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Math Foundations

You will discover prime numbers by drawing rectangles with different side lengths but same area.

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After completing this tutorial, you will be able to complete the following:

- Find factor pairs of numbers through 30.
- Discover prime numbers by drawing rectangles with different side lengths but same area.
- Identify prime numbers from a given list of whole numbers.
- Describe prime numbers and composite numbers.
- Use the Sieve of Eratosthenes to identify prime numbers.

Prime numbers are whole numbers which have exactly two factors: one and itself, such as 2, 3, 5, 7, and 11.

In this Activity Object, students will discover prime numbers by drawing rectangles with different side lengths but same area. In Section 1, students will draw rectangles to determine the factor pairs of numbers through 30. Special Numbers are identified when only one rectangle can be formed.

Students will have repeated practice during this Activity Object to reinforce multiples and factors. Beginning with a prime number, such as two, students are reminded of their two's multiplication facts and learn quickly that any even number can be factored by two. Likewise, any number multiplied by two is not a prime number. Because only one and two divide the number two, two is defined as prime. This definition is reinforced throughout the Activity Object as students quickly learn by trial and error that the factors of a prime number are one and itself.

Eratosthenes was a famous Greek mathematician.

Eratosthenes was a famous Greek mathematician who was specifically well-known for his work determining prime numbers. The tool he created, the Sieve of Eratosthenes, is particularly useful in number theory still today.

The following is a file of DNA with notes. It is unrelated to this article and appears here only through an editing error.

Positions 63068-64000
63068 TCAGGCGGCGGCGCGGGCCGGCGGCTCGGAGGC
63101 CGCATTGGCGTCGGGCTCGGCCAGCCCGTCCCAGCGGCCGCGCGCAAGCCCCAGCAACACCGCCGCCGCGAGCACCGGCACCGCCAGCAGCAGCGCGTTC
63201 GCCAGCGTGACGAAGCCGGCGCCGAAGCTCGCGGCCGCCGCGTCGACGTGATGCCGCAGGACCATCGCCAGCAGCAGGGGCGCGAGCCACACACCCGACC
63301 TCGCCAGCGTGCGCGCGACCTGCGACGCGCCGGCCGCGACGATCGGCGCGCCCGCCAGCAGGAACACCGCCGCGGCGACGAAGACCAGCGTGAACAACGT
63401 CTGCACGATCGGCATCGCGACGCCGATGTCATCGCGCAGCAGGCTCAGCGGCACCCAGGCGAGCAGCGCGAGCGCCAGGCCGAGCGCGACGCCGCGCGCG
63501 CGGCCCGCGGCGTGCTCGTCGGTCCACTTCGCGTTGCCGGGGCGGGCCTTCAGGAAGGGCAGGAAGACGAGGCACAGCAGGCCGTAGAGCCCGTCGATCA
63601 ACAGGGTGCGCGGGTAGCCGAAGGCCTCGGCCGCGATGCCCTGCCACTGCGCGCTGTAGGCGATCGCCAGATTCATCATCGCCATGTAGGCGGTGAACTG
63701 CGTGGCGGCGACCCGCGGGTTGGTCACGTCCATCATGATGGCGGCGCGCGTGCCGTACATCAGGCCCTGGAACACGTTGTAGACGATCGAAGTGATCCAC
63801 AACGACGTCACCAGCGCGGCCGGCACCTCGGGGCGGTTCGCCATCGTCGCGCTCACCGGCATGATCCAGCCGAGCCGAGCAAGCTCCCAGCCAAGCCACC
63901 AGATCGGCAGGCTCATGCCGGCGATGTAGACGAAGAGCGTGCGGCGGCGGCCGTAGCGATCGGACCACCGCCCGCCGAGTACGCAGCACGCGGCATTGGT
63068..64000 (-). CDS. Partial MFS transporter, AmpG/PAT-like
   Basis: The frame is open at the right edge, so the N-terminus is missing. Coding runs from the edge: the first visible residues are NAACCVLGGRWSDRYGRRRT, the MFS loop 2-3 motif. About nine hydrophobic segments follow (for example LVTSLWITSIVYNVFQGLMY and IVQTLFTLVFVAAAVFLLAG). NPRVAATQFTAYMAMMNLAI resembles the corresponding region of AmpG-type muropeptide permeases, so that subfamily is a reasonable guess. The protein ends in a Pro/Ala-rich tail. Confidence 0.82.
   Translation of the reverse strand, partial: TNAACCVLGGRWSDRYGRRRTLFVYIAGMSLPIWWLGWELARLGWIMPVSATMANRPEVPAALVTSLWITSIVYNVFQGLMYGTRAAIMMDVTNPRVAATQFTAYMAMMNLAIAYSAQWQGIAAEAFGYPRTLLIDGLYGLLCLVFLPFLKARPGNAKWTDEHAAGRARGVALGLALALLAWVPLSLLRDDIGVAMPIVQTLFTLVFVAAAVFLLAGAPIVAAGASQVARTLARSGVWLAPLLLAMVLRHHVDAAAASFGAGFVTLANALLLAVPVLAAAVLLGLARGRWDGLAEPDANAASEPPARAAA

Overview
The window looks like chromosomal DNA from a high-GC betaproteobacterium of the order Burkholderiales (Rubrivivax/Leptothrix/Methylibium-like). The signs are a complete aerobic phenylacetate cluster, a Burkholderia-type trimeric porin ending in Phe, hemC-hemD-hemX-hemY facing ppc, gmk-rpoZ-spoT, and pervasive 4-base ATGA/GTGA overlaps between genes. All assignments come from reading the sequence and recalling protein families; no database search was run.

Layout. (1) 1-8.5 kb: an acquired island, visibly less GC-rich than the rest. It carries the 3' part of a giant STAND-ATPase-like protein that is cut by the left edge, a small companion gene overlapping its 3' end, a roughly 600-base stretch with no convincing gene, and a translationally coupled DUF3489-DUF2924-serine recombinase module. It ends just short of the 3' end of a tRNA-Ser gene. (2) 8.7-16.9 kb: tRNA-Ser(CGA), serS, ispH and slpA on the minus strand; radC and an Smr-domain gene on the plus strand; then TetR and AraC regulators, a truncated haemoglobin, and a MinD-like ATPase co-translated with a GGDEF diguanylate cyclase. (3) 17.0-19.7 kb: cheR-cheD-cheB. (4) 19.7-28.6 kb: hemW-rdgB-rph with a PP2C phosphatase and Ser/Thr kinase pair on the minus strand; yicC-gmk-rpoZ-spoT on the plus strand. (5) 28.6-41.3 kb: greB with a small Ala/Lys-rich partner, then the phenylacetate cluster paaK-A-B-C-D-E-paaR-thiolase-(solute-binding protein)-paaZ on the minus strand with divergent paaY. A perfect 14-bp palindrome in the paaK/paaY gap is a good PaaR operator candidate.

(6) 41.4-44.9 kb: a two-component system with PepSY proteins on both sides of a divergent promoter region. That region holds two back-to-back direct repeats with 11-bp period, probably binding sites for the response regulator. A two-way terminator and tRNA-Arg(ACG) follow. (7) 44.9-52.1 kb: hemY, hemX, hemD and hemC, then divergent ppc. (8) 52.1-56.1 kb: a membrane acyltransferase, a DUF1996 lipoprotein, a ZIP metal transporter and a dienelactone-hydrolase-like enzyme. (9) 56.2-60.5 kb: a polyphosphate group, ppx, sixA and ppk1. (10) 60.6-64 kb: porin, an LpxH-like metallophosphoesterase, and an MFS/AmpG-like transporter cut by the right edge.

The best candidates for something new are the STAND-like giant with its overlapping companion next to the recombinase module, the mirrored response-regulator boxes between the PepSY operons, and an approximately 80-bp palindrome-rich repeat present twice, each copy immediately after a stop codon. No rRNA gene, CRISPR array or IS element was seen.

The Sieve of Eratosthenes can be used to determine prime numbers.

In Section 3, the Sieve of Eratosthenes is introduced as a method for finding all prime numbers up to a specified integer. The Sieve of Eratosthenes is a simple, ancient algorithm for finding all prime numbers up to a specified integer, in which composite numbers are "drained out" and leaves prime numbers behind. To use the Sieve, circle the first number, 2. Then, cross off all multiples of 2. Then, circle the next number, 3, and cross off all the multiples of 3. This process is repeated until all multiples and been crossed off and the remaining circled numbers are left as the prime numbers.

The following key vocabulary terms will be used throughout this Activity Object:

algorithm - a step-by-step method for computing or carrying out mathematical procedures

area - The number of square units that cover a surface enclosed by a geometric figure.

composite number - a whole number which has more than two factors; all composite numbers are the product of prime numbers

factor - a factor of a number will divide that number exactly, without any remainder

factor pair - two factors, which result in a given product; for example, 2 × 3 is a factor pair of 6

multiple - a multiple of a number is the product of that number and another number

· prime number - a whole number which has exactly two factors: one and itself (1 is neither prime nor composite).

· rectangle - a quadrilateral with two pairs of congruent, parallel sides and four 90 degree angles

· Sieve of Eratosthenes - a simple, ancient algorithm for finding all prime numbers up to a specified integer, in which composite numbers are "drained out" and leaves prime numbers behind

· whole number - any of the numbers 0, 1, 2, 3, etc.

Approximate Time | 25 Minutes |

Pre-requisite Concepts | Students should be familiar with factors, multiples, and prime numbers. |

Course | Math Foundations |

Type of Tutorial | Concept Development |

Key Vocabulary | special number, prime number, rectangle |